An excerpt from the novel
GAMES TO PLAY
Sarah Gardner Borden
They dated all winter and spring and summer. They held hands and watched a white Bronco tear down Southern California freeways. They spent whole weekends in bed, screwing and sleeping and recounting their dreams upon waking. They freely swapped love, trading it back and forth like second graders with stickers. They opened constantly to each other, ready always to receive each other and any accompanying inconveniences. They spent Labor Day at her mother’s house, eating at midnight in Greek diners and driving hours for fresh strawberries and a disappointing flea market. Back in her room, after a movie and dinner at Thomas Quinn’s Bar and Grill, Kate’s mother asleep already, Colin asked Kate if she’d marry him. They lay on her girlhood bed, playing cards—she dressed in a denim skirt and a soft brown Indian blouse. When he asked her Kate laughed because she couldn’t believe he was serious, but then she said yes.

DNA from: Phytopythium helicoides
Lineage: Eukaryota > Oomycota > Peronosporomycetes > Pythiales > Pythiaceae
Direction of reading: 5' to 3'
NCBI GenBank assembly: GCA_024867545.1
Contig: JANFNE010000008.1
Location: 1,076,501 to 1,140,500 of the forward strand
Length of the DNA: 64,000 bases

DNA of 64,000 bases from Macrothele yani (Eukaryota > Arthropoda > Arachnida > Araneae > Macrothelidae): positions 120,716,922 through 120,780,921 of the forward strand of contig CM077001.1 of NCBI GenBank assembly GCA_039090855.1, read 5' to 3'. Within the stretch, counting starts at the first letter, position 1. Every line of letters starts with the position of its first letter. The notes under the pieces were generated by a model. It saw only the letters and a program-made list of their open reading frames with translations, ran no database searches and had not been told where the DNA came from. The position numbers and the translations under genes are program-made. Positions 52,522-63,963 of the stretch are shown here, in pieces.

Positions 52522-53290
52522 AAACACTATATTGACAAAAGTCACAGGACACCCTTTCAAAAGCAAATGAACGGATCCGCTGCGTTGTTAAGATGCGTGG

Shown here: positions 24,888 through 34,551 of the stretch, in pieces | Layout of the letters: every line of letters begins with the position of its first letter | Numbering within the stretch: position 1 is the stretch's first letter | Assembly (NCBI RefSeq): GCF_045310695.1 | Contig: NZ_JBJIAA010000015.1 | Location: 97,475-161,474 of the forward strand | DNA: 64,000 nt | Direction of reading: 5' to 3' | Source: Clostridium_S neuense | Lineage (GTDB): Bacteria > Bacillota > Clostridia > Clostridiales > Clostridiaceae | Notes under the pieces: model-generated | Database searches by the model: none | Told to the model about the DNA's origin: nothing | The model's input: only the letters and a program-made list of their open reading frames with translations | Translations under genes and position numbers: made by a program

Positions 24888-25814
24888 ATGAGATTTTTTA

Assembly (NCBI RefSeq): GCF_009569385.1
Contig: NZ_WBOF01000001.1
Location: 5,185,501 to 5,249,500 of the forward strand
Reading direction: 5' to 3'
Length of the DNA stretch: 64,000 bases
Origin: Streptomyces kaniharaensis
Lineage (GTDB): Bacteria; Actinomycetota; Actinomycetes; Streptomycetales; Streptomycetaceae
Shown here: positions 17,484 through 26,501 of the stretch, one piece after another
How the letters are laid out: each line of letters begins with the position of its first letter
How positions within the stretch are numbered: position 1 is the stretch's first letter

This was unprecedented—amazing. She felt as though she’d suddenly landed a starring role in her own life. She found herself desperately thirsty, the kind of thirst she used to get with her hangovers when she was a teenager, and she and Colin walked over to the gas station and bought three different kinds of fruit punch, and back at the house she drank some of each, from a tall glass filled with ice. She couldn’t get enough of it—her teeth hummed and she was almost sick.
“I didn’t even realize I wanted to get married,” she said. “But I do! I want to see you every day. I want a pink bathroom and a mirror at the end of the bed. And an Oriental rug in the living room. And a really nice fridge. I want to make birthday cake. And babies. I want to have a happy family. That’s it. That’s my dream. I didn’t even know until right now.”
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